Spring is a great time to review your prospects and decide if you are truly happy on your current career path. If you decide you need a change, then a job hunt may be on the horizon. If you’re ready to get your job search up and running, you’re going to need to make some major preparations before you even think about applying for your first role.
Job hunting is a stressful time. Often because you are either job hunting out of necessity, or you are job hunting while trying to do your current full-time job. To make the process as smooth as possible, preparation is key. Here are just some of the things you should consider before you start your job hunt.
Update Your CV
All job hunts start with a strong CV. When was the last time you looked at yours? We nearly always neglect our CV when we are in work, which means all job hunts should start by getting back to basics.
Check that you’ve added all relevant experience from your current role. Update your qualifications if you have added anything new. Make sure you get rid of any old experience which may have been on there to pad things out earlier in your career.
Once everything is up to date, think about the design. Is the information clearly presented? Is it easy to scan and digest the information quickly? People don’t read CVs, they scan them, so make sure that you don’t bury the most important information.
And finally, have a friend check it for spelling mistakes and glaring errors. Nothing will kill your job prospects faster than a poorly written CV. There’s not much point telling a prospective employer that you have a keen eye for detail if you can’t even spell detail.
Outline your goals
Why do you want to try a new role? What’s missing in your current role? What do you want from your next role? Do you want to work for a large or small company? Do you want to move into a management role or stay behind the scenes? These are just some of the questions you should ask yourself before starting the job hunt.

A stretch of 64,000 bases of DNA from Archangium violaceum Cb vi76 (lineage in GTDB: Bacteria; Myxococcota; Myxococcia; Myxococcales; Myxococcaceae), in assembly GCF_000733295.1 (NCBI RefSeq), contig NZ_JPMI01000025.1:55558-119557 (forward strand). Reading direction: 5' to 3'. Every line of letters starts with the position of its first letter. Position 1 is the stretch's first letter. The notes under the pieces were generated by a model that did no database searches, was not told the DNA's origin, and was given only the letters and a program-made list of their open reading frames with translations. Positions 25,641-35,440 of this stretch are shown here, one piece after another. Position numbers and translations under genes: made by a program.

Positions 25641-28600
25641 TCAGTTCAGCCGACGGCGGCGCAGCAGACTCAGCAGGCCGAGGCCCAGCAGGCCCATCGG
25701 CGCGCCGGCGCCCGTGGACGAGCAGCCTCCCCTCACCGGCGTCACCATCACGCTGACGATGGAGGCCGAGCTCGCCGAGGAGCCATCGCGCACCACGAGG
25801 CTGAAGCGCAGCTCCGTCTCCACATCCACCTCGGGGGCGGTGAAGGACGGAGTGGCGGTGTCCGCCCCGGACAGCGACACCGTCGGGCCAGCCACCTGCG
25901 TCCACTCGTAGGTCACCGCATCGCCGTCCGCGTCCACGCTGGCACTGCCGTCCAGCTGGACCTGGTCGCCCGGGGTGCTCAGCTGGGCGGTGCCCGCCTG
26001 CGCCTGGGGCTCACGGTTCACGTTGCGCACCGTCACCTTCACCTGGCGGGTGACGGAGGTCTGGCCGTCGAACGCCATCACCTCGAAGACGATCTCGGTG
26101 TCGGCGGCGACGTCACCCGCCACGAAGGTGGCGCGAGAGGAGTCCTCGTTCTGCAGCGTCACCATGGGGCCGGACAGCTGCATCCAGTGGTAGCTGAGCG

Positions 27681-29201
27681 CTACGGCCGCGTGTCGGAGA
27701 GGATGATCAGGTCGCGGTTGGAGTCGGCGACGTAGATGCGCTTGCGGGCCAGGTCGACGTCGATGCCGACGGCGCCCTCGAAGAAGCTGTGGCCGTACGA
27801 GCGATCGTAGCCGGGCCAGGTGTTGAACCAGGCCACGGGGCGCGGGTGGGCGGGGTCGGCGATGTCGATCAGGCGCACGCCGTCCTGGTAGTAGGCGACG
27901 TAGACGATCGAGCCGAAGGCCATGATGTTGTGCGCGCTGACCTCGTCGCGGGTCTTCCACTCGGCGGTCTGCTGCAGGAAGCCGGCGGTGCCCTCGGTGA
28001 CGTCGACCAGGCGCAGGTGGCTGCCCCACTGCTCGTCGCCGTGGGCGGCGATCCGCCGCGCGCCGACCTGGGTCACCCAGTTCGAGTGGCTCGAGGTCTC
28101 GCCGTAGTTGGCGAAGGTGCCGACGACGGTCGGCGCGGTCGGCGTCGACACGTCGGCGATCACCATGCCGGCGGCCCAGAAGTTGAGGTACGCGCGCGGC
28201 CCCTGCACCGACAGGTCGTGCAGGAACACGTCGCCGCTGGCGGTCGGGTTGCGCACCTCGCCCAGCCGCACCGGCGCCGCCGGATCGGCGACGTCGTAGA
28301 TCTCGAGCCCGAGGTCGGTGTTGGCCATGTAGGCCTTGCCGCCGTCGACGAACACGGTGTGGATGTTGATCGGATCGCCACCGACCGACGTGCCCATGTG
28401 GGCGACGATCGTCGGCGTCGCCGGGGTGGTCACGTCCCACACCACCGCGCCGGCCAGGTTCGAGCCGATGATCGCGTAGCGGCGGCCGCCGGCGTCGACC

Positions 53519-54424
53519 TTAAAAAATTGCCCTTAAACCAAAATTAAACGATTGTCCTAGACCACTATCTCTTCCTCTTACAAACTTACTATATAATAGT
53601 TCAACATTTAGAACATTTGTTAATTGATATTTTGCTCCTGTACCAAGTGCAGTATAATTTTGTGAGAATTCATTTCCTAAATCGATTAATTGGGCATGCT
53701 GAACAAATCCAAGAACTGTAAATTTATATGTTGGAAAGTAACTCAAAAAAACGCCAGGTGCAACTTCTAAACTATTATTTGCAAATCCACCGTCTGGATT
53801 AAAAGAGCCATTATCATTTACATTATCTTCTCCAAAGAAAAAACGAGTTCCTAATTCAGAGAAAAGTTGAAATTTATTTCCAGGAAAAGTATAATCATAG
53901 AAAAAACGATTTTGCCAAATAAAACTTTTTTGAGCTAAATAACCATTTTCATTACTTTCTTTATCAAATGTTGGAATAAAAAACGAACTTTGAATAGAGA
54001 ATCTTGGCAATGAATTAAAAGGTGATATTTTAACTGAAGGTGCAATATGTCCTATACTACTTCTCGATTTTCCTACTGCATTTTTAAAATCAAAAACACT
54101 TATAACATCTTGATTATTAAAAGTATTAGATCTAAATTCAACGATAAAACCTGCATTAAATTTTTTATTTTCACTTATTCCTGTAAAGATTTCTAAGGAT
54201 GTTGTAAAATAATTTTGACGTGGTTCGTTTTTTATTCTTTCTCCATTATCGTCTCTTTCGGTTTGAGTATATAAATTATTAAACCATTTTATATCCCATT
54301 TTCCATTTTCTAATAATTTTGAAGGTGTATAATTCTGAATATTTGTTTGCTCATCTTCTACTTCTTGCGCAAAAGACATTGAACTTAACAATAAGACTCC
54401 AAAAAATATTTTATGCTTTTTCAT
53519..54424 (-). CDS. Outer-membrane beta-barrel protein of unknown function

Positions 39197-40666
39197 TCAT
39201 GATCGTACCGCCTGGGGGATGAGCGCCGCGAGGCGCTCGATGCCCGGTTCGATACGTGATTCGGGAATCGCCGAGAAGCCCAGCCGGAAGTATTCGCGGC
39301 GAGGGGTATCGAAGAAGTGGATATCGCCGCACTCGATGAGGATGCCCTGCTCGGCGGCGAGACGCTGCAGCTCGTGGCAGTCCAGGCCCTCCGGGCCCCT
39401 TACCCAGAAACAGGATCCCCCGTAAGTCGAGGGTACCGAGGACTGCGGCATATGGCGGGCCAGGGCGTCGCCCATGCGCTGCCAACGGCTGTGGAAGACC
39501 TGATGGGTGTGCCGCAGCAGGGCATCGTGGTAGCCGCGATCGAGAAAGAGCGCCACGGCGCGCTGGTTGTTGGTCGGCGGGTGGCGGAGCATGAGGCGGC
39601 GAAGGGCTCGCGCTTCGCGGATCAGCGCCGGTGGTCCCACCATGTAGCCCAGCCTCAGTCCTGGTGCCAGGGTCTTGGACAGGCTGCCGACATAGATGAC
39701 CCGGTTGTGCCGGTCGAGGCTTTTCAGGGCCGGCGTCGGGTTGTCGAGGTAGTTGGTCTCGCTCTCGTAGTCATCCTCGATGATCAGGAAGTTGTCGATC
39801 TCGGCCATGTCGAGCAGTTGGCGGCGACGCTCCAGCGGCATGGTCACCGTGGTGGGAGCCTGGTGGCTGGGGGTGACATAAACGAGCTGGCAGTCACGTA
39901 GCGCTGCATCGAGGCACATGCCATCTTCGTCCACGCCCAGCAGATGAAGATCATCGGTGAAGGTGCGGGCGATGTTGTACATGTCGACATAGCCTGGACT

Make a list of the ideal companies you would want to work for and then pick apart what makes them so perfect. Do they offer a good work/life balance? Do they offer training? Do they have good employee benefits? Once you have brainstormed your ideal role and where you would like to continue your career, the real work begins.
Start by approaching relevant employment agencies to let them know that you are actively looking for work. Be specific about what you are looking for so that they can match you with companies you are more likely to be excited to work for.
This is particularly important if you are still in full-time work as you will want to reduce the number of interviews with companies that are a poor match. If you are unemployed and seeking, you might be more willing to meet with companies that don’t exactly match your requirements.
Get on LinkedIn and see if any of your connections work at companies you would like to speak to. Don’t be afraid to ask for an introduction or a recommendation. Networking is key to expanding your circle and opening new doors in your career.
Recruiters will often want to know within a few hours if you are interested in an opportunity, so make sure you are able to check your emails frequently. Don’t assume that opportunities will still be around if you don’t get back to people in a timely manner.
Be prepared for companies to want to pre-screen you with a phone conversation. This can be difficult to manage if you are in full-time work, so use your lunch breaks wisely. Bring lunch to work than you can eat quickly and then excuse yourself from the office to handle any phone calls. Above all else, be respectful to your current employer as this is something that prospective employers will pick up on. If you say you’re late back from lunch but you don’t care, this can be a huge red flag.
Don’t expect results overnight. Even the very best and most in-demand candidates can be on the market for two to three weeks, so don’t expect your search to be over in a few days.